Chrome Azurol S (CAS) agar plate method was used to measure siderophore production [38]. The 48-h-aged cultures were identified on CAS agar separately and incubated for 48 h at 28 ± 1 °C. The CAS-shuttle test was used to estimate siderophores quantitatively [39]. Bacteria were cultured in LB broth for 72 h at 28 °C and 150 rpm with continual shaking. A similar volume of CAS-suttler solution was put into cell-free broth supernatants [40]. The siderophores production is shown by the absence of the blue color. The changing color of the supernatant from yellowish to orange was assessed using a spectrophotometer (630 nm). The percentage of siderophores production by each bacterial isolate was calculated using Equation (4).
S i d e r o p h o r e s   ( % ) = ( A R A s ) A R 100
where, AR and As are the absorbance of reference and sample respectively.

2.8. Molecular Characterization of the Isolates

2.8.1. DNA Extraction

Following the manufacturer’s procedure, genomic DNA was obtained using the GenEluteTM Bacterial Genomic DNA kit (Sigma-Aldrich, USA). Extracted DNA samples were quantified by taking spectrophotometric readings (OD) at 260 nm using a spectrophotometer (BioSpectrometer, Eppendorf, Germany). An OD value equal to one relates to nearly 50 μg/mL DNA (double-stranded). The concentration (purity) of DNA samples was assessed based on the ratio between OD at 260 nm and OD at 280 nm. A sample having pure DNA has a ratio between 1.8 and 2.0 [41].

2.8.2. 16s rRNA Amplification of Desired Genomic DNA

PCR was used to amplify the 16S rRNA sequence using two universal primers, 27F(5′-AGAGTTTGATCCTGGCTCAG-3′) and 1492R(5′CGGTTACCTTGTTACGACTT-3′) [42]. PCR was conducted in PCR reaction tubes by adding 18 µL of master mix with a 2 µL DNA template. DNA was amplified in a thermocycler (C1000 TouchTM Thermal cycler, CFX96TM Real-Time System, Bio-Rad, made in Singapore). Denaturation (5 min at 94 °C) was followed by 30 cycles of denaturation (45 s at 94 °C), annealing (45 s at 55 °C), and extension (1 min 45 s at 72 °C).

2.8.3. Phylogenetic Analysis

The strains’ genetic sequences were determined Using NCBI’s (National Center for Biotechnology Information) BLAST software available freely at (accessed on 1 December 2022) and a similarity search was done to find the closest sequences. The evolutionary history of the potent isolates was inferred using the Neighbor-Joining method [43]. The bootstrap consensus tree inferred from 1000 replicates is taken to represent the evolutionary history of the taxa analyzed [44]. Branches corresponding to partitions reproduced in less than 50% of bootstrap replicates are collapsed. The percentage of replicate trees in which the associated taxa clustered together in the bootstrap test (1000 replicates) are shown next to the branches [44]. The evolutionary distances were computed using the Maximum Composite Likelihood method [45] and are in the units of the number of base substitutions per site. This analysis involved 10 nucleotide sequences. Codon positions included were 1st + 2nd + 3rd + Noncoding. All ambiguous positions were removed for each sequence pair (pairwise deletion option). There was a total of 692 positions in the final dataset. Evolutionary analyses were conducted in MEGA11 [46]. With this, the reported sequences with accession numbers were submitted to the NCBI gene bank.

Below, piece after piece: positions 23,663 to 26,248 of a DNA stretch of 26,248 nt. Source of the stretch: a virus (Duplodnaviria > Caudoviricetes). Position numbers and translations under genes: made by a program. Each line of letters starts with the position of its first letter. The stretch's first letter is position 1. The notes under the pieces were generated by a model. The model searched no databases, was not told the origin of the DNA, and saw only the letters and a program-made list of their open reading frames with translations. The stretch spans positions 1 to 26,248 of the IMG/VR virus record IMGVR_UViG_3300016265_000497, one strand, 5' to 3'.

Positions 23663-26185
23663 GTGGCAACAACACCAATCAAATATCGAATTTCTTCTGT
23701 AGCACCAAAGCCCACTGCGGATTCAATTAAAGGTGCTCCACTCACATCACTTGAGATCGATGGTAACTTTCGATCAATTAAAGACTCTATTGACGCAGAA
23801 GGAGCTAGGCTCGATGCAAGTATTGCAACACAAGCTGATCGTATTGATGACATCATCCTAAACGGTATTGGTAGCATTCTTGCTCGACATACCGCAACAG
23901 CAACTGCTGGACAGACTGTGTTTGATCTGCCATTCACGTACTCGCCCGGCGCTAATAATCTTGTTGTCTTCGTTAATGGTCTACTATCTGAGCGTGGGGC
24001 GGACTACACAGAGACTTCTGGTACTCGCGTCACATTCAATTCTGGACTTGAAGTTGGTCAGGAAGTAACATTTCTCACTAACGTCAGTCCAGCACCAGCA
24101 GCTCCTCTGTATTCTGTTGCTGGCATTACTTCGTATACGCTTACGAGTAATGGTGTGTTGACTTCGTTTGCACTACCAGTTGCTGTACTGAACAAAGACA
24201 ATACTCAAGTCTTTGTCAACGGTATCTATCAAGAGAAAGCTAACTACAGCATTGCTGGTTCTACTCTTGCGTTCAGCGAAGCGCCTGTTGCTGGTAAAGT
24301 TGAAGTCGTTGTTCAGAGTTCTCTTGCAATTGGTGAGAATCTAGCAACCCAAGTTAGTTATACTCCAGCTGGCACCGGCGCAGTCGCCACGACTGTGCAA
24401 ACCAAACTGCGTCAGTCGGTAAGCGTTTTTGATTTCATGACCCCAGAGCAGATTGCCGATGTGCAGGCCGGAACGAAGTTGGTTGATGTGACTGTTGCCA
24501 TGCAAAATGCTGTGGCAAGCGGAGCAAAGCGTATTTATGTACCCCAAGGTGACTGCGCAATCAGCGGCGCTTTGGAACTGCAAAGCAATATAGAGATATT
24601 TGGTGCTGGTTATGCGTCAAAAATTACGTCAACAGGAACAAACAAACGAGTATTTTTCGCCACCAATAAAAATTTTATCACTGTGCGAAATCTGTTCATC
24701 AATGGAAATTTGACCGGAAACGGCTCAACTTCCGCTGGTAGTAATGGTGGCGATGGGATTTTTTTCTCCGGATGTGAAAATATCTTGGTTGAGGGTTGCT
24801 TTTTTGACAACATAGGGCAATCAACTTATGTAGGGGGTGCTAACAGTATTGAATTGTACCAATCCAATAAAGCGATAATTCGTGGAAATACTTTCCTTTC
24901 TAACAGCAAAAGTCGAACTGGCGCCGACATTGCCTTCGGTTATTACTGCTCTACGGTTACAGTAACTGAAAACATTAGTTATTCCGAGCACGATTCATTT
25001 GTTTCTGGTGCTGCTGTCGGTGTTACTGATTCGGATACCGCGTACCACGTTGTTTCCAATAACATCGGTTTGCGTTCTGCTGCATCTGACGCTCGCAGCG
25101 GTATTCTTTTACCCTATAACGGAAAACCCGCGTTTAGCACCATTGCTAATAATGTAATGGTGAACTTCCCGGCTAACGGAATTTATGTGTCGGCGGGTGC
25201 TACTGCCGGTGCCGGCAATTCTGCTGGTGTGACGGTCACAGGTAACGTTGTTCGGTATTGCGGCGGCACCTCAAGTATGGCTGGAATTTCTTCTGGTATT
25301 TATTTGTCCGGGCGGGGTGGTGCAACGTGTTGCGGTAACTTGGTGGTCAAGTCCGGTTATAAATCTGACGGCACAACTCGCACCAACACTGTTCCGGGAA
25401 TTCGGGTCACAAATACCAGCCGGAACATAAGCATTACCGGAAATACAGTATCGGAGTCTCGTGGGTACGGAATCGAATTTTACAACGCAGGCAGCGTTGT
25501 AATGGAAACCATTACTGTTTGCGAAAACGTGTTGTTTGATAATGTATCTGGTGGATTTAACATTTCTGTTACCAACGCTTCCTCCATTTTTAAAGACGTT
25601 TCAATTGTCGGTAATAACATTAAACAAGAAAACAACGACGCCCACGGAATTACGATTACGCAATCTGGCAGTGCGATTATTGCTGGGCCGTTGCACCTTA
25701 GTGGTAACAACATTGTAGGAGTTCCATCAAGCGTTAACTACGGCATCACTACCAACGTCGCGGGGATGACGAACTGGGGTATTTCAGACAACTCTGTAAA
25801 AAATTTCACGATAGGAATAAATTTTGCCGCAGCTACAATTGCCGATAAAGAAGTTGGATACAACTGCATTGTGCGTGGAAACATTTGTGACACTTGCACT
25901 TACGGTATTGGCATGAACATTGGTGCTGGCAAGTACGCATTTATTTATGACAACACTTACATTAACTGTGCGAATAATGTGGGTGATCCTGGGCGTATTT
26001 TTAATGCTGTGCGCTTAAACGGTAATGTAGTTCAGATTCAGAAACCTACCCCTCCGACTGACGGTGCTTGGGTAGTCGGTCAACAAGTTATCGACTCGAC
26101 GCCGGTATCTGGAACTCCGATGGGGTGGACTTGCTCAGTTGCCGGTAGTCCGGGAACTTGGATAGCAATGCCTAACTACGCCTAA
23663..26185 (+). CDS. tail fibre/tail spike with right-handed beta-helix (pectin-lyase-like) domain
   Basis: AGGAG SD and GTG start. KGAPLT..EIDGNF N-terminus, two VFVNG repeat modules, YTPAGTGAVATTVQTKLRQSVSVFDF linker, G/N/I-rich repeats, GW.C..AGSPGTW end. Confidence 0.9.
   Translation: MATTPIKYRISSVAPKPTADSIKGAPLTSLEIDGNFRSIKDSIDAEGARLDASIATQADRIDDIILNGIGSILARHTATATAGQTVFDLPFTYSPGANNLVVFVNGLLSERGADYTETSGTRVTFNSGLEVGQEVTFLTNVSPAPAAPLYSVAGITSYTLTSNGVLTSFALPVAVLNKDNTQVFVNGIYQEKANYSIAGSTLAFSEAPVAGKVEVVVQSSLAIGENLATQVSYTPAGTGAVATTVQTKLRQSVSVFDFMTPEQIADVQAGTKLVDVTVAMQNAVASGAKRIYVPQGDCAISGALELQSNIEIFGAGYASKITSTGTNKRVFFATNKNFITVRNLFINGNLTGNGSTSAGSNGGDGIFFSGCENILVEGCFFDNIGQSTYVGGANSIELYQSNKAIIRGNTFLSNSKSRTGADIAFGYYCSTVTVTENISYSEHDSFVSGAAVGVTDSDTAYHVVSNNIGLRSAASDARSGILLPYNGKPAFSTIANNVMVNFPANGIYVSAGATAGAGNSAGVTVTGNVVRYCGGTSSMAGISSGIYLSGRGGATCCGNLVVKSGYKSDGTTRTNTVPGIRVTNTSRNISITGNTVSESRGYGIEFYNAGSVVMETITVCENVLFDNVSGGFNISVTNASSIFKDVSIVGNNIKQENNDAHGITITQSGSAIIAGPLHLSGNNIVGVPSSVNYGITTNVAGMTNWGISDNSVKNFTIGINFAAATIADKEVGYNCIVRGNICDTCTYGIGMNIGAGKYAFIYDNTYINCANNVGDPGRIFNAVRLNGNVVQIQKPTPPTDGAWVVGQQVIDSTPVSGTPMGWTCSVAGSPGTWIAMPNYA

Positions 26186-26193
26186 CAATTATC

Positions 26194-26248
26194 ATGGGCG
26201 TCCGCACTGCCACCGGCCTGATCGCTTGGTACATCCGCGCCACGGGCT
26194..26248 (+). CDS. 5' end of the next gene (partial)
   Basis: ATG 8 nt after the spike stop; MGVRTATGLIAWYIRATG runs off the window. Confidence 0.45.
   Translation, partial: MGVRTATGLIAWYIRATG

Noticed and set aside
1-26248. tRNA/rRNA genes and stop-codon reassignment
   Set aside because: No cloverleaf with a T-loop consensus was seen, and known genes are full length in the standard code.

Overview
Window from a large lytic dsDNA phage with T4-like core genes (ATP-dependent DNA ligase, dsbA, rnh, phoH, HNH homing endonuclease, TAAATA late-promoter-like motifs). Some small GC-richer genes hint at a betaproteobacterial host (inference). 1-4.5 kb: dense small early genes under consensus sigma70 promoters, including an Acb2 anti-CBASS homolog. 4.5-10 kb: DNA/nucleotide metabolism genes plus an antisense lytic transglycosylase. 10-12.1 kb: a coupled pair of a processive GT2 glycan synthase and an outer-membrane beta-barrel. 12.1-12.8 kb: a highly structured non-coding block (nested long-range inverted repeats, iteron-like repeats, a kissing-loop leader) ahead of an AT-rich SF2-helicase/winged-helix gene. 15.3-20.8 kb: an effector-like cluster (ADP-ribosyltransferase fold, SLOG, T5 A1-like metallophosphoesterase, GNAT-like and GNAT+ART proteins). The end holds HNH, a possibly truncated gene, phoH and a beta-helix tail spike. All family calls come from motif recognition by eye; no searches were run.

3. Evaluating Potential Effects of Isolates on the Growth of S. lycopersicum

3.1. Seed Procurement

The seeds of S. lycopersicum were procured from National Seeds Corporation, Indian Agriculture Research Institute, Pusa, New Delhi, India and were tested for germination potential. The seeds were sanitized for one minute with 70% ethanol (v/v), then for 20 min with 2.5% of sodium hypochlorite with three washes with sterilized d.w. Floating seeds were thrown away [47].

3.2. Effect of Isolates on the Seed Germination Rate

Sterilized and squared filter paper was set in Petri dishes and filled with 45 seeds followed by the addition of 5 mL sterilized d.w and 0.1 mL of each isolate. Petri plates were further sealed and kept at 20 ± 5 °C for 20 days. Uninoculated seeds were used as a control in a petri dish. Every day, the total number of germinated seeds was counted, and the germination rate (GR) was determined using Equation (5) [48] after 20 days.
G e r m i n a t i o n   r a t e   ( % ) = G e r m i n a t e d   S e e d s T o t a l   S e e d s × 100

3.3. Plant Material and Growth Conditions

The soil used as the substrate for the growth experiment was collected from an organic farm at the university premises. The soil was dried and filtered through with a 2 mm sized sieve before autoclaving it at 121 °C for 20 min [49]. The basic chemical properties of soil were determined after autoclaving: pH (8.23), EC (0.10 ds/m), Total Nitrogen (0.14%), Organic Carbon (1.37%), C:N (9.78), available P (7.10 mg kg−1), available K (175 mg kg−1) and available N (47 mg kg−1).